Consistent production of good yields of high quality grapes is complicated by the highly variable nature of vineyards. Many factors influence grapevine management, many of them beyond the control of the grower.
Seasonal variation is primarily driven by climate and variation in weather. For example, cold periods at flowering or fruitset can reduce yield while warm temperatures at bud initiation will tend to increase next year’s yield (assuming there are no subsequent perturbations such as frost in the following season). As a consequence, seasonal variation in yield and quality is difficult to predict.
Meanwhile, land is variable and therefore its productivity is too. For this reason, there is no such thing as a uniform vineyard and many vineyard attributes (soils, topography, vine vigour, yield, fruit composition) can be seen to be variable even when the vineyard is under conventional uniform management.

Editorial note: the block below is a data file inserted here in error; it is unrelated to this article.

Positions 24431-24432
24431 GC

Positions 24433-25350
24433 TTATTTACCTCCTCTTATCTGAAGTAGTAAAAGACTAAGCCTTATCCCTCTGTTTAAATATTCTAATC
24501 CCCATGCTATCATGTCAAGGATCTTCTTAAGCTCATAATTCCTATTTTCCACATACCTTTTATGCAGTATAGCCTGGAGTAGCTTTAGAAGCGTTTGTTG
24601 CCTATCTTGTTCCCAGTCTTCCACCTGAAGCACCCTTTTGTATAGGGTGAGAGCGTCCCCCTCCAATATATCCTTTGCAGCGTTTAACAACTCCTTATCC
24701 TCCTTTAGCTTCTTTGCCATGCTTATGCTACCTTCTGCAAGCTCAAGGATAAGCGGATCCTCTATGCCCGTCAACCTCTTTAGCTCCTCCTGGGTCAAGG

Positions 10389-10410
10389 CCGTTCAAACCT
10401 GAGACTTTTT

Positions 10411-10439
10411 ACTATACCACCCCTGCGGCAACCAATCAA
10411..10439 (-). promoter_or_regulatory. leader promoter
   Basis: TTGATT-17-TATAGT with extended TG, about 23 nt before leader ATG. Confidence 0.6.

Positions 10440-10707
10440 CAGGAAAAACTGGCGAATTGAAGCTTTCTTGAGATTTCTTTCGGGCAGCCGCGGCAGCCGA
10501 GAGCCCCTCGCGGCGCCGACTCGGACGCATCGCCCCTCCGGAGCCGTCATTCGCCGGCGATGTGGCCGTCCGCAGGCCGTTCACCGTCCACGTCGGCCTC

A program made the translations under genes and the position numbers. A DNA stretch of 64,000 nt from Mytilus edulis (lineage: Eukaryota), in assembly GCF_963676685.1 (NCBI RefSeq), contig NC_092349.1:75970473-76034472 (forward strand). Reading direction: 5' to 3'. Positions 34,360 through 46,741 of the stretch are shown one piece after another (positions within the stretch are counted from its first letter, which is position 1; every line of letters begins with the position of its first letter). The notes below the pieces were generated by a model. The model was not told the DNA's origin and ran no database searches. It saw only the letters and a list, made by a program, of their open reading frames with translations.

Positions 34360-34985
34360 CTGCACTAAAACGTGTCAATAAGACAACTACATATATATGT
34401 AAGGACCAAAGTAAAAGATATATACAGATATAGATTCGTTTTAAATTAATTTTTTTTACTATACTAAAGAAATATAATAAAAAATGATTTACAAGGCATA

The recent availability of Precision Viticulture tools (remote sensing, the global positioning system, geographical information systems, yield monitoring and mapping, and high resolution soil survey) now make it possible to better understand and manage this variability, whether the objective is to try to reduce it through the targeting of management inputs, or taking advantage of it through strategies such as selective harvesting and product streaming.
Wine Australia has been an active partner in research into spatial variability in vineyards and is currently supporting projects that seek to better enable growers and their advisers to measure, map and understand their variability, and understand the interaction between grape yield and quality. Wine Australia also invests in improved methods for yield estimation and fruit quality assessment.